It is amazing how far you can follow the top of the tide up a river like the Thames, we managed to get to Kew before the River started seriously ebbing. It was then a slog up to Brentford. We arrived 20 minutes before our predicted time, with the level still on the weir, so we motored through the lock with both sets of gates open and just got under Brentford High street Bridge. Soon we were tied up in Brentford Basin and sampling the range of Fullers Ales in the Brewery Tap.


Entering Deptford Creek from the River Thames.


The A200 Creek Street double bascule bridge. Deptford Creek.


The A200 Creek Street double bascule bridge. Deptford Creek.


Looking back at the A200 Creek Street double bascule bridge and Prior's Wharf. Deptford Creek.


Deptford Creek.


Deptford Creek.


The disused railway vertical lift bridge. Deptford Creek.


The disused railway vertical lift bridge. Deptford Creek.


We have just passed under the disused railway vertical lift bridge. There is a new lift footbridge at this point, but at this state of the tide we will not need it raised. Deptford Creek.


The disused railway vertical lift bridge. Deptford Creek.


Deptford Creek.


The D.L.R. follows the course of Deptford Creek. Picture of creek at low water taken on and explo visit.


Deptford Creek.


Deptford Creek.


Deptford Creek. Looking up the first of the two end basins.


Deptford Creek. Entering the end basin.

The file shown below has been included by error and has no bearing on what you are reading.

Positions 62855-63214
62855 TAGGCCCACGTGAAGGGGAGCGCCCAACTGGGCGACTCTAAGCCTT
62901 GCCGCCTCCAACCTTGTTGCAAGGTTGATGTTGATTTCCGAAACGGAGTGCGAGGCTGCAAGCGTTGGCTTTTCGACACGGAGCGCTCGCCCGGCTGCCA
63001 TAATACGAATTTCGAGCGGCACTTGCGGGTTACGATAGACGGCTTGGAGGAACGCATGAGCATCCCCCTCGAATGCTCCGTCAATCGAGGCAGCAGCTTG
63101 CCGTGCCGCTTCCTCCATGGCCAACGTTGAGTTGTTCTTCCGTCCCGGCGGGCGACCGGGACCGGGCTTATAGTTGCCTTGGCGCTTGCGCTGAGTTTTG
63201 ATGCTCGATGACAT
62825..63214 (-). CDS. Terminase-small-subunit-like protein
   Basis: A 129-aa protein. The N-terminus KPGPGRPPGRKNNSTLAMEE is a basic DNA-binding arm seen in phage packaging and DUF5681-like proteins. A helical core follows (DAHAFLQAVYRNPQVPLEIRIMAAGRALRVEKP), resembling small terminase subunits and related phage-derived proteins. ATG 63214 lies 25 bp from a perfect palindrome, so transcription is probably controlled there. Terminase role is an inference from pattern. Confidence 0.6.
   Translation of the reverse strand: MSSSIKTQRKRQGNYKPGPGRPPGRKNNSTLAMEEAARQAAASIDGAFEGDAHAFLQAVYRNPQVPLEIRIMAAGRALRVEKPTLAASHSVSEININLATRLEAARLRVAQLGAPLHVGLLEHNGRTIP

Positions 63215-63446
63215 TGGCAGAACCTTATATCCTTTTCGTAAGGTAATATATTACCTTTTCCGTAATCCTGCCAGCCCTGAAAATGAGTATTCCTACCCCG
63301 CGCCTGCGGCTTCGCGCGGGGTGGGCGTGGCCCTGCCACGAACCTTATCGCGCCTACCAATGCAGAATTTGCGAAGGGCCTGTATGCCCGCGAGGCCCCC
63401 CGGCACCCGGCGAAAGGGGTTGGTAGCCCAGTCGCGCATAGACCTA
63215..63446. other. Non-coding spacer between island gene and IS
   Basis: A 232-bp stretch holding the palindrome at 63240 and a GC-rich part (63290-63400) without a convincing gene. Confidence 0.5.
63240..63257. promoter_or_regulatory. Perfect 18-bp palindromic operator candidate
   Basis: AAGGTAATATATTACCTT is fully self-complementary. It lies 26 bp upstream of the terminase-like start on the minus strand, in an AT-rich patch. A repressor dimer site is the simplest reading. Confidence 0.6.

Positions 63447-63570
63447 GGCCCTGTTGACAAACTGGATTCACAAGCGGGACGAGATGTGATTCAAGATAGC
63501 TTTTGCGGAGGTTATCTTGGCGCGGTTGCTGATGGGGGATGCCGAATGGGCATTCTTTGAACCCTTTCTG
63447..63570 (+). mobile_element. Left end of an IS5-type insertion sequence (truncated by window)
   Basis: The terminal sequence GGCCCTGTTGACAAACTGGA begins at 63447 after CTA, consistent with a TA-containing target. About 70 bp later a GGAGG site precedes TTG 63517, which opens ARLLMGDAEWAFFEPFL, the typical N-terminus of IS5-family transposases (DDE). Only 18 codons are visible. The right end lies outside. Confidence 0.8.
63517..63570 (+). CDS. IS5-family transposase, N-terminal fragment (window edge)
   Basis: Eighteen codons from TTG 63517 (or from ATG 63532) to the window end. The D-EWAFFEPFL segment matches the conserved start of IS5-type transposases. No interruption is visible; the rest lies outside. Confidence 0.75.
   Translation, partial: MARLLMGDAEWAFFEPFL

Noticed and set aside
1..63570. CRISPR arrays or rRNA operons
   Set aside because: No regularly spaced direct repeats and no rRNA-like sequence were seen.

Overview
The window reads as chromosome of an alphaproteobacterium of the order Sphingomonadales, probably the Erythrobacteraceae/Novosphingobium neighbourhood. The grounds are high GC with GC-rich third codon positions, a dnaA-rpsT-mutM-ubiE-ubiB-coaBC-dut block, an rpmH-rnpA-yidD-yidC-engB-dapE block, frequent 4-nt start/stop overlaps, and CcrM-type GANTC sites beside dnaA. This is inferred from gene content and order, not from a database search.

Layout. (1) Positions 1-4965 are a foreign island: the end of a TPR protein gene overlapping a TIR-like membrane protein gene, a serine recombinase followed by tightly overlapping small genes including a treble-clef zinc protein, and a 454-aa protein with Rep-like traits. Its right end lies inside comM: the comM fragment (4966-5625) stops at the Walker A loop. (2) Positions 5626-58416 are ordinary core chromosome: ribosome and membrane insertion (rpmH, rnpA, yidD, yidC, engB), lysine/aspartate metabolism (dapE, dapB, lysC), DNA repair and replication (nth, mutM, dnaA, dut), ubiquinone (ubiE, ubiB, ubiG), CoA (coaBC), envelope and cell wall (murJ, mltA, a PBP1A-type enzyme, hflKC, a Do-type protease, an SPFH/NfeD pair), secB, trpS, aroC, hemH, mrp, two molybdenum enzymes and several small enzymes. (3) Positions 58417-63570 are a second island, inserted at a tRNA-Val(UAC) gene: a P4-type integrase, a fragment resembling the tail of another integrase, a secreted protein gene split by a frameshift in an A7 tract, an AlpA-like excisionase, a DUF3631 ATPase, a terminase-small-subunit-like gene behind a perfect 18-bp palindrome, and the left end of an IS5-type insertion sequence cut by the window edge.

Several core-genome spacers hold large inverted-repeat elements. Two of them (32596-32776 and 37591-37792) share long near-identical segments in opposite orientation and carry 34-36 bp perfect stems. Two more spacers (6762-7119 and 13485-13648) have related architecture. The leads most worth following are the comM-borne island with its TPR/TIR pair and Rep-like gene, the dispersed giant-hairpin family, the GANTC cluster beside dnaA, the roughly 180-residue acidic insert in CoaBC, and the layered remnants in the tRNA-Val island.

Deptford Creek. The end basin.


Deptford Creek. The end basin. The River Ravensbourne enters through these sluices.


Coming back down Deptford Creek.


Coming back down Deptford Creek.


Coming back down Deptford Creek.


The disused railway vertical lift bridge. Deptford Creek.


Deptford Creek.


Deptford Creek.


Deptford Creek.


The entrance to Deptford Creek at low water.


Exiting Deptford Creek.


Exiting Deptford Creek.


The entrance to the River Wandle. The red traffic lights are meant to show that the half tide weir gate is up. In fact we discovered on an explo that it is broken and does not raise, so at present the creek is totally tidal!


We enter the River Wandle, looking back at the River Thames. This is so near high water that we would have enough water over the weir, even if the weir gate was up.


River Wandle to the left and Bell Weir Creek to the right.


We carry on up Bell Weir Creek.


Looking back down Bell Weir Creek.


Bell Weir Creek, the council depot wharf.


Looking back down Bell Weir Creek.


Notice the bell on Bell Weir! Bell Weir Creek.


Bell Weir Creek.


Looking back up the River Wandle.


Exiting the River Wandle.


Hammersmith Bridge just before high water. No problem for a narrowboat.


Looking up the River Thames from South Dock Marina. 


South Dock Marina entrance lock.


South Dock Marina entrance lock.


Lift bridge over the cut between South Dock and Greenland Dock.


The cut between South Dock and Greenland Dock.


Greenland Dock.


Greenland Dock.


Greenland Dock.


Greenland Dock.


The disused entrance lock into Greenland Dock.


The disused entrance lock into Greenland Dock.

The Tour Continues...